After operating under a provisional board for two years, the 108 members of the Fresh Food Revolution Food Co-op have elected their first Board of Directors, a milestone for the small but growing organization.
The co-op became an officially-recognized state nonprofit organization in 2011, focusing on providing a source for fresh, locally-produced foods. Initially only offering produce, it has since expanded to dairy, meats, grains and more. Open year round since 2012, members place a weekly order online Sunday mornings and pick-up at the Key Peninsula Civic Center from 4 to 6 p.m on Wednesday afternoons.
The new member-elected board meets by-law requirements set forth by the co-op’s own steering committee. With nine members, the board nearly doubles the size of its predecessor and sets the stage for continued growth.
“It should have an impact on the direction the co-op heads in the future,” said Denise Hendrick, a member who also served on the election committee.
The new board moved into action quickly, adopting a budget and making budgetary decisions at its first meeting, less than a week after the Oct. 16 election.
“We voted to purchase a second scale to help with the day of weighing,” said Dee Hendrix, of My Mother’s Garden in Lakebay, a co-op producer and new two-year board member. “That should be a big asset in the future as weighing takes a lot of time and volunteers,” she said.
After being urged by friends to run, co-op member Norm Brones was elected board president. A longtime Lakebay resident, Brones enjoys the social aspect of the co-op’s Wednesday afternoon pick-up, and believes the co-op is a good thing for the Key Peninsula community as a whole.
“I love being able to eat stuff from people I can actually talk to,” Brones said. “We should be glad that there are products to buy by people who love the land they are working.”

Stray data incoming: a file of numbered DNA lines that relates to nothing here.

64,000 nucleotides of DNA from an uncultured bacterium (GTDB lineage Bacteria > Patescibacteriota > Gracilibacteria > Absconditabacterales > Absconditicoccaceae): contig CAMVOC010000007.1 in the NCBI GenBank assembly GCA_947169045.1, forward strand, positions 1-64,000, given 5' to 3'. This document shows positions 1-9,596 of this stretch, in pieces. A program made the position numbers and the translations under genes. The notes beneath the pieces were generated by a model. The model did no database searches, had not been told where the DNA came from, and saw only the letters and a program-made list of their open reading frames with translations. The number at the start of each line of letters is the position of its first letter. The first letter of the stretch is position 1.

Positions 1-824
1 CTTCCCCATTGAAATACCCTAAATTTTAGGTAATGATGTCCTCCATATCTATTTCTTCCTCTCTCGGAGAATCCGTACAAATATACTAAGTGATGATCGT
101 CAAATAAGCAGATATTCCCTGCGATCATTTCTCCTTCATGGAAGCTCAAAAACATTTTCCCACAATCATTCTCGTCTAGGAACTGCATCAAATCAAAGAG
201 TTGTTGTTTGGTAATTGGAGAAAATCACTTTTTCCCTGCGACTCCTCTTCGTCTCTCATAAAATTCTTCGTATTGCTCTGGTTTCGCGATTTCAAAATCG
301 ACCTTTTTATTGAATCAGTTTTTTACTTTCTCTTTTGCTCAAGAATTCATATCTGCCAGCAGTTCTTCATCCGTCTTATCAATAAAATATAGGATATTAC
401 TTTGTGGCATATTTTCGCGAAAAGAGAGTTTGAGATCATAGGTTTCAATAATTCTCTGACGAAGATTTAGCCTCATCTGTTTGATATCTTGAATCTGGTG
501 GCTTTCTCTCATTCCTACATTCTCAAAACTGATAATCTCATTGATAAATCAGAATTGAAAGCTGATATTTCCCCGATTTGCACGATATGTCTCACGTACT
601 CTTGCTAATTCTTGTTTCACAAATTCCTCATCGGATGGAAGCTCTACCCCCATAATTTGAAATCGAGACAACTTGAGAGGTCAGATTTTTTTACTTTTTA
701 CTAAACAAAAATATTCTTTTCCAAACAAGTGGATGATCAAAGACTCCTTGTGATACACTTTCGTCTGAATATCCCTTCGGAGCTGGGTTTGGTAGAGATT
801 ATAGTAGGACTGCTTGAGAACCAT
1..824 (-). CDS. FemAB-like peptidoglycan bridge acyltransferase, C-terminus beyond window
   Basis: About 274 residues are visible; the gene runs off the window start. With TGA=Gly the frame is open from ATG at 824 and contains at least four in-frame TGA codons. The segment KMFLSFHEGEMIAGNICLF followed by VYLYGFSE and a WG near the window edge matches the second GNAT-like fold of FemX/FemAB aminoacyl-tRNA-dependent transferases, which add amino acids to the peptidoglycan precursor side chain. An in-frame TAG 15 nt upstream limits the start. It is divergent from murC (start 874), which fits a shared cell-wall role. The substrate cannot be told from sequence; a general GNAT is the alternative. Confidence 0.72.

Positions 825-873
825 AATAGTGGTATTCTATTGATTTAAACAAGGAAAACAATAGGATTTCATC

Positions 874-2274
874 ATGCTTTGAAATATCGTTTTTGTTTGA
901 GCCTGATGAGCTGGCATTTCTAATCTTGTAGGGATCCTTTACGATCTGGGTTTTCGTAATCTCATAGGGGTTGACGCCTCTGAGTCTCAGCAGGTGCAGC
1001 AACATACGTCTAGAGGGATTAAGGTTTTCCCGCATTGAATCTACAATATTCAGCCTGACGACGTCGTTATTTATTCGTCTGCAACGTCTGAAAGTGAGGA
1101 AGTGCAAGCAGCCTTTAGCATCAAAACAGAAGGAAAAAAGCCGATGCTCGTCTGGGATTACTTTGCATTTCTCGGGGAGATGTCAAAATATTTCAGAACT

As president, Brones pledges not to get bogged down in paperwork, but keep his focus on getting locally-produced food to members. Brones sees himself as a facilitator between both sides of the co-op: Those there to sell and those there to buy. “I’m not aligned with anything on the board, and can make it work for both the producer and the consumer,” Brones added.
With a quickly growing membership as well as an ever expanding variety of products for sale, the new board is aware of the challenges which lie ahead for the co-op. Managing the complexities of an all-volunteer staff, perishable food products, as well a narrow two-hour weekly pickup window will require dexterity.
Brones and his fellow board members got to know each other at a retreat in November. The focus of the retreat was to learn what the responsibilities of of a co-op board are from a legal standpoint. Those with experience leading food co-op boards were on hand to offer guidance to the fledgling board.
There are nine newly-elected board members of the Fresh Food Revolution Food Co-op. President: Norman Brones, Vice President: Maxine Halley, Treasurer: Marsha Kremen, Secretary: Daniel Hogan, Producer Representative: Hillary Jensen-Bergren, At Large: Lyn Apodaca, At Large: Kandi Clark, At Large: Holly Hendrick, At Large: Dee Hendrix.
For information about the Fresh Food Revolution Food Co-op visit Fresh Food Revolution.